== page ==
I’ve already had one session of acupuncture up in Sheffield when I had my AFC scan a few weeks back, where the lady said I should be having at last two sessions a week from now til egg transfer and beyond.
Well, as that session cost a small fortune, I wasn’t keen to be forking that out every few days.
However, I took her advice and booked an appointment with a fertility acupuncturist in Windsor, who I met a couple of days ago on my fifth day of downregging.
He was brilliant. He saw me for an hour and a half, which included a thorough consultation of my current and previous cycle, and charged half what it cost in Sheffield (and this is Windsor – hardly a cheap place!).
Here’s what I learned:
- IVF in Sheffield really is cheap.
The acupuncturist started off saying that most clinics, no matter where they are, charge the same for IVF. What differs are the extras and the drugs, he said. I told him what we’re paying at Jessops – £3,750 + approx. £800 for drugs. He said this was roughly the same as what they change in local clinics. But when I said this included ICSI and all ‘extras’, he was impressed. It felt good knowing that even though it’s unusual to go so far away for treatment, financially it makes a lot of sense. Like £3K sense.
2. Acupuncture can make a difference to IVF success rates… but not as much as it used to.
I’m on the fence with this a bit. But the acupuncturist told me some interesting things. Like, 15 years ago, when clinics were offering say 15% success rates, his practice could improve that to 55%. He also told me some of the top clinics in London are now offering rates of up to 75%! (Although this is for younger women who perhaps have blocked tubes, but otherwise her and her partner and in good health.) And in those cases, the improvement his clinic can make is more like 5%. However, he says that where he finds he can add value is helping women avoid miscarriage through ongoing treatment following egg transfer. Interesting.
3. My potential issue may be around implantation.
Well, I know this is true given that we had a ‘perfect’ embryo last round that didn’t implant.
The acupuncturist said that, given I don’t have a lot of symptoms when I come on my period (I don’t really get sore boobs, many cramps – except after my HSG! – or symptoms) it may be that this suggests a lack of progesterone, which is important when it comes to implantation.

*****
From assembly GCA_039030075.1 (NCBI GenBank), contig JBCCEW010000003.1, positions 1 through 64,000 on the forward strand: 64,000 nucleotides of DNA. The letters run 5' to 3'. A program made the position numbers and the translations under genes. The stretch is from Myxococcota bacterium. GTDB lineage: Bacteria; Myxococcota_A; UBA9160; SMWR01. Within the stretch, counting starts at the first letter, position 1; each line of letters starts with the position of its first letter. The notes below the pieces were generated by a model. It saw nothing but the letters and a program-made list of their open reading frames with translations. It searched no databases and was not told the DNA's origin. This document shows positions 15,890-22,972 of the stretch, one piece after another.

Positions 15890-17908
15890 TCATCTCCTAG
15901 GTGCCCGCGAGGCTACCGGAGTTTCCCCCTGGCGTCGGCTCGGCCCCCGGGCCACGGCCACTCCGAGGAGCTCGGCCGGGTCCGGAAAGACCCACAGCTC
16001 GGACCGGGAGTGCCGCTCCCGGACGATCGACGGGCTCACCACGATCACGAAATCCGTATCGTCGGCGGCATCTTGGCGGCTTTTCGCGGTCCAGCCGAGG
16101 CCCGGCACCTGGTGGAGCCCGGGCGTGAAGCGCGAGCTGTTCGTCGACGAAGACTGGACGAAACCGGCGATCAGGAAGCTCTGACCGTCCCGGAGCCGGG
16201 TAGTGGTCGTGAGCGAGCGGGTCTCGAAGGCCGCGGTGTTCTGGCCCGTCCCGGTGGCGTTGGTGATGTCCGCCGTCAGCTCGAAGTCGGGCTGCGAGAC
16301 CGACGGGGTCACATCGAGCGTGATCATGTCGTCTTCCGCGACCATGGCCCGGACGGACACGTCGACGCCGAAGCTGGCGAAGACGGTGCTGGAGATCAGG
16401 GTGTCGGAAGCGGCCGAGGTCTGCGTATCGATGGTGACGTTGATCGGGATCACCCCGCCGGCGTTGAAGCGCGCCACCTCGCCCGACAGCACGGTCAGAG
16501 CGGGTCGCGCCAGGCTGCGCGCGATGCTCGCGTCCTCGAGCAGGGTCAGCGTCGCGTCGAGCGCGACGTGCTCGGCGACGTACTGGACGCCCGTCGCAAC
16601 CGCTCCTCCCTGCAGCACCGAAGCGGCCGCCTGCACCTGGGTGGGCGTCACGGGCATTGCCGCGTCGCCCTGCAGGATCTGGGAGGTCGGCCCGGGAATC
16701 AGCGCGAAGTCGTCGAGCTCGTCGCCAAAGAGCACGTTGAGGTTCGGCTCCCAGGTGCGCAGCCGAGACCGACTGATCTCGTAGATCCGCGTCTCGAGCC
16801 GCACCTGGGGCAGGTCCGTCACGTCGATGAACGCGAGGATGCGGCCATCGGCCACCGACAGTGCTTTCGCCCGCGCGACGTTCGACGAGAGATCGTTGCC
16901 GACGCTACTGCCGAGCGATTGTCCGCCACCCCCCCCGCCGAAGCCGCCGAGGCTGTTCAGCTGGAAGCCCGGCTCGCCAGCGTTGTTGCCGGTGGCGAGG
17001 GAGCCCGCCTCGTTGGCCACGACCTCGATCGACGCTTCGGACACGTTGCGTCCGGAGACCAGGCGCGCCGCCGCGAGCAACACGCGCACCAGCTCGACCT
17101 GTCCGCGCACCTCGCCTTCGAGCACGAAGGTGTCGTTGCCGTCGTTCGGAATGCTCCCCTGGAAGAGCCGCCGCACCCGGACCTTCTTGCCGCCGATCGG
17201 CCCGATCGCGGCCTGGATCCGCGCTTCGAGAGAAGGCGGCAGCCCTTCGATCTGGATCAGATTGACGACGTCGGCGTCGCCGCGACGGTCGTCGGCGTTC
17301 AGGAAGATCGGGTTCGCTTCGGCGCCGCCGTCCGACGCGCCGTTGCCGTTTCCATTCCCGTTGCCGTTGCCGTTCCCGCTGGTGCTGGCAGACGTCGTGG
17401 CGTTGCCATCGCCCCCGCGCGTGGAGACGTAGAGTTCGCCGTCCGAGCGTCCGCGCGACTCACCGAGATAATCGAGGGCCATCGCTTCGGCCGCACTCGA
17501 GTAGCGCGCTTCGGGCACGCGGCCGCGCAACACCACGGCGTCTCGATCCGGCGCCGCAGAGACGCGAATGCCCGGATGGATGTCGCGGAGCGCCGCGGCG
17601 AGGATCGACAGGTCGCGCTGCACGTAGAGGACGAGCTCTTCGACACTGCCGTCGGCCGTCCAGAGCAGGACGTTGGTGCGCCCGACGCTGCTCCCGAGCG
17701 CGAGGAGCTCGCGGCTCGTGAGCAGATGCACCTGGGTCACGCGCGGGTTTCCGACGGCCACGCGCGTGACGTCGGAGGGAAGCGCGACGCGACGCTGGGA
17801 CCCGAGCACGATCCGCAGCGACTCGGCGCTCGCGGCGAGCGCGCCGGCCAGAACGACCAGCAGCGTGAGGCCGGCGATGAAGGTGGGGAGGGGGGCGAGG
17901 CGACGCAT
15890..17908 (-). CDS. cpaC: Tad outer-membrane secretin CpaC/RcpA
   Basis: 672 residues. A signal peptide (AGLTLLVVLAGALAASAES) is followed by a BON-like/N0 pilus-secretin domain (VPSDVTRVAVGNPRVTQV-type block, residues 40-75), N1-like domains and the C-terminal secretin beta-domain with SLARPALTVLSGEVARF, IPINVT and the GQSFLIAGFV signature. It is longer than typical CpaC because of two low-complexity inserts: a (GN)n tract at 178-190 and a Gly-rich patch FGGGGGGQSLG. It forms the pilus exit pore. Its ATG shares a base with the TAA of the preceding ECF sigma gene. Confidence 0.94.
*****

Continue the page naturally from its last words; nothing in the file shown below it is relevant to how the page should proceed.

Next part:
Last round, the clinic gave me shed-loads of progesterone pessaries, because my prolactin level was high, which can affect progesterone levels (I think). But that didn’t work…
The acupuncturist actually said that, out of all the drugs I was taking during the long protocol, it’s the progesterone pessaries that are the least effective. ‘Gonal F – brilliant, Burserelin – brilliant, pessaries – nearly useless,’ he said. ‘They pretty much have no impact.
I told him that, during the first round, the progesterone pessaries gave me side effects that included sore boobs – something I really hardly get. He said that this was a good sign for me, and showed me that it was working. So I suppose that’s a good thing.
4. Acupuncture needles typically only hurt 20% of people
After the consultation, he gave me some acupuncture. This involved putting around 10 needles in my skin, from feet to legs to belly to hands.
I really don’t like needles. Worst is blood tests. I’m pretty much OK with IVF injections now. So I guess acupuncture needles are at the easier end of the scale. But still.
I don’t like them. When he was putting them in, and said: ‘is it normal for people to find the needles uncomfortable?’.
He said most people didn’t even notice them going in, but around one in five are sensitive to it. I am one of those people.
The one that particularly hurt was the one in the hand. Apparently this is the one that goes into a pressure point – all the others don’t.
5. I found it quite emotional
Sure, the whole IVF experience is a rollercoaster – we all know this. But I found the process of speaking to someone – a stranger – about my IVF situation quite cathartic.
I mentioned above how I had a flick eye? Well I think that’s all the stress manifesting itself in my body, even though I feel fine.
And when he’d done putting the needles in my body, and I was lying there, vulnerable in a room with a man who I’d only just met, I felt emotional.
Physically, I couldn’t stop shaking. Like I was juddering, as if my emotions were bubbling to the surface. The acupuncturist said that was unusual, but that people often cry when they visit him. I guess it’s a bit like therapy.
So, that was my experience of acupuncture in Windsor. It was definitely worth it, although it’s a pity because – timing wise – I won’t be able to see him again until after egg transfer because I’ll be in Sheffield. That feels like a real shame, but I’m up for seeing him if I’m lucky enough to get pregnant, to help me through the initial pregnancy stages.